ADATA Introduces SC660H and SV620H External SSDs with 3D TLC NANDby Anton Shilov on December 14, 2016 1:00 PM EST
ADATA last week announced its new SC660H and SV620H external SSDs, featuring 3D TLC NAND memory, which are new versions of the SC660 and the SV620 drives introduced last year. The new drives have additional capacity and an additional letter in the model numbers. The internal changes are much more significant than switching the type of memory, as it looks like the SSDs are now built on a completely different platform. Moreover, the fact that ADATA decided to expand usage of 3D NAND for external SSDs seems very noteworthy.
It is no secret that SSD suppliers use their desktop/mobile parts with a SATA-USB bridges to build external SSDs. Consequently these external drives inherit all the peculiarities from their ancestors, such as capacity, supported features and so on. The original ADATA SC660 and SV620 packed the Premier SP550 SATA SSD with the JMicron JMS567 SATA-USB 3.0 bridge and thus offered 240 GB or 480 GB capacity. The Premier SP550 is based on the Silicon Motion SM2256 controller as well as TLC NAND flash memory produced by SK Hynix using planar 16 nm technology, which is relatively cheap. The inexpensive controller, as well as widely available TLC memory, made the SP550 as well as the SC660 and the SV620 very affordable and relatively popular.
The new ADATA SC660H and the ADATA SV620H share chassis design with the SC660 and the SV620, but their internal architecture is completely different. The new drives are based on 384 Gb 3D TLC NAND memory chips made by Micron/IMFT and come in 256 GB and 512 GB configurations. Given the capacity points, it is highly likely that the new drives integrate ADATA’s Ultimate SU800 SSDs featuring the Silicon Motion SM2258 controller. Performance of these such drives is limited to 440 MB/s sequential read speed (as conditioned by the maximum real-world transfer rate of USB 3.0 interface due to overhead incurred by 8b/10b encoding), just like in the case of ADATA’s rugged SD700 SSDs.
Following the announcement of the SC660H and the SV620H drives, ADATA removed their predecessors from the list of its contemporary external SSDs, which may be an indicator that the parts have been discontinued and will only be available while the stocks last. As it appears, three out of four consumer external SSDs from ADATA are now based on IMFT’s 3D TLC NAND. The latter promises to offer a bit better endurance and a bit higher performance compared to 2D TLC NAND, but keep in mind that the real-world USB 3.0 bandwidth rather than NAND or even the controller limits the performance of ADATA’s contemporary external SSDs.
|ADATA SC660H, SV620H and SD700 Specifications|
|256 GB||512 GB||256 GB||512 GB||256 GB||512 GB||1 TB|
|Speed||Up to 440 MB/s|
|Color||Titanium||Titanium||Black or Yellow|
|Dimensions||120 × 76 × 9.6 mm
4.7 × 3.0 × 0.38 in
|115 × 78 × 11.5 mm
4.5 × 3.0 × 0.4 in
|83.5 × 83.5 × 13.9 mm
3.3 × 3.3 × 0.5 inches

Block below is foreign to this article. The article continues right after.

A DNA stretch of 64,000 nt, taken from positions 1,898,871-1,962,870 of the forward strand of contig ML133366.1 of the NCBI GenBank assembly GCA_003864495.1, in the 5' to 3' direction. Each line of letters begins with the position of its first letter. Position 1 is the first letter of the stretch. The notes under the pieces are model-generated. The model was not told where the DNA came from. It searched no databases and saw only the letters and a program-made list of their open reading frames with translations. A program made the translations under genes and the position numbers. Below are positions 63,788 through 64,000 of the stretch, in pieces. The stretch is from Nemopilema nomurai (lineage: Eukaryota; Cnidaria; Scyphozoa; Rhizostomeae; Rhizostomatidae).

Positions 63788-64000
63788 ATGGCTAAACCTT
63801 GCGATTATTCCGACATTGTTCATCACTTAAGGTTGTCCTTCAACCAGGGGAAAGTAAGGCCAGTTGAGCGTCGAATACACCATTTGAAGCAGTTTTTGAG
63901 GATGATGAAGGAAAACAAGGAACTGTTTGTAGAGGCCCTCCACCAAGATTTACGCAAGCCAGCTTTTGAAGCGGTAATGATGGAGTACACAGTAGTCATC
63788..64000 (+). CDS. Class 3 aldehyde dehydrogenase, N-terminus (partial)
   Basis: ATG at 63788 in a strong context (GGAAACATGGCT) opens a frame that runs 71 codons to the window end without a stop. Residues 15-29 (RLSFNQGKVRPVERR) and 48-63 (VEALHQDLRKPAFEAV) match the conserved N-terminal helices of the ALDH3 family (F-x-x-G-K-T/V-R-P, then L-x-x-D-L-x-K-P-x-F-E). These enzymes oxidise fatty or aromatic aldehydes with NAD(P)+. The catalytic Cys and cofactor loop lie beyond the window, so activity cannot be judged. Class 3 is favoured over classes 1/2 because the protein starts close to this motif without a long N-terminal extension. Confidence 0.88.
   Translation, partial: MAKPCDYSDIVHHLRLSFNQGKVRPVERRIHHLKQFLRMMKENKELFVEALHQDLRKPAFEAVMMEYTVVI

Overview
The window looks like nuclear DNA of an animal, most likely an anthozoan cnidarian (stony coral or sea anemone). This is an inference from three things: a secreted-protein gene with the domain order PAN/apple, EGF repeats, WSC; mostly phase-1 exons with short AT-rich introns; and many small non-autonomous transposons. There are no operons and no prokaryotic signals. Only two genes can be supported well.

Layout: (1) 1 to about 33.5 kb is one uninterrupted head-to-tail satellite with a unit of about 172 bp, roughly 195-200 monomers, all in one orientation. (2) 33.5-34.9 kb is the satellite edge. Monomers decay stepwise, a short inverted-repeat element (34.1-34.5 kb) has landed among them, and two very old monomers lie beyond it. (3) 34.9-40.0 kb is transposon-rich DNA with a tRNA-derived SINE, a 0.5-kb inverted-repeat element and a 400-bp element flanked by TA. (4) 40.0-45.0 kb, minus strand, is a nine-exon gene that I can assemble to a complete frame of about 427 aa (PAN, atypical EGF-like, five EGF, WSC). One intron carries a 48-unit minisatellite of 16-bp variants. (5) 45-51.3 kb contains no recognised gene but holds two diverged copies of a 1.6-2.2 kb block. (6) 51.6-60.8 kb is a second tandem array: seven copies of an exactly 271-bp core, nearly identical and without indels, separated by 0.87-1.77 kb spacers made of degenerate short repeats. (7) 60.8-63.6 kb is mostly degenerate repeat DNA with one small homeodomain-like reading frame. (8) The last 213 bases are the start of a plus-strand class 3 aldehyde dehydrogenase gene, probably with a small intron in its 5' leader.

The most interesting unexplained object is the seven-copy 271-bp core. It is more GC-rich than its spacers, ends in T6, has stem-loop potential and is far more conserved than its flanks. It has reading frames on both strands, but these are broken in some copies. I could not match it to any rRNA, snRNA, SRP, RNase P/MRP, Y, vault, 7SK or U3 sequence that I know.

Recently Micron said that it had achieved a bit crossover between 2D and 3D NAND (i.e., it produces more 3D NAND bits than 2D NAND bits). The company also claimed that that the first-gen 3D NAND was 20 – 25% cheaper to make than the latest-gen 2D NAND on a per-bit basis, which is in line with its expectations revealed early this year. As it appears, it is now cheaper for ADATA to get Micron’s 3D TLC NAND rather than SK Hynix’s planar TLC memory, which is not too surprising given a strong relationship between ADATA and Micron.
ADATA says that the SC660H and the SV620H SSDs will be available at Amazon and Newegg shortly, which is logical since the drives use SSDs that are already in high-volume production. As for pricing, the SC660H is $10 - $20 more expensive than the SV620H due to its thinner design and a more durable metal enclosure. As usually, external SSDs are considerably more expensive than their internal brethren.
|ADATA SC660H, SV620H, SD700 and SU800 MSRP Comparison|
|256 GB||512 GB||256 GB||512 GB||256 GB||512 GB||1 TB||256 GB||512 GB||1 TB|
|Read Speed||Up to 440 MB/s||Up to 560 MB/s|
|Form-Factor||External SSD with USB 3.0 interface||2.5"/7 mm SSD|
- ADATA SE730, SV620 and SC660 External SSDs Review
- ADATA Launches the SD700 External SSD: Dust, Water and Shock Resistant (with 3D NAND)
- ADATA Ultimate SU800 SSDs in M.2 Announced: Entry-Level 3D NAND SSDs for Laptops
- ADATA Launches XPG SX8000: High-End M.2 NVMe SSD Featuring 3D MLC NAND
- ADATA Introduces Ultimate SU800 SSD: SMI Controller, 3D NAND, SATA Interface
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Michael Bay - Wednesday, December 14, 2016 - linkUpwards of 250$ for 1(one) terabyte?
Why do they even bother.
Magichands8 - Wednesday, December 14, 2016 - linkBeats me. I wouldn't touch these with a 7 inch pole. SSDs shouldn't be on the market right now for more than about 10 cents/GB and they want nearly 40 for the 512GB model. And maxing out at 1TB these drives are only about 4-6 times smaller than they should be as well. At this rate I won't be upgrading my current SSD until about 2025.
Cheney12 - Friday, May 5, 2017 - linkAnd maxing out at 1TB these drives are only about 4-6 times smaller than they should be as well.
Cheney12 - Friday, May 5, 2017 - linkSSDs shouldn't be on the market right now for more than about 10 cents/GB and they want nearly 40 for the 512GB model.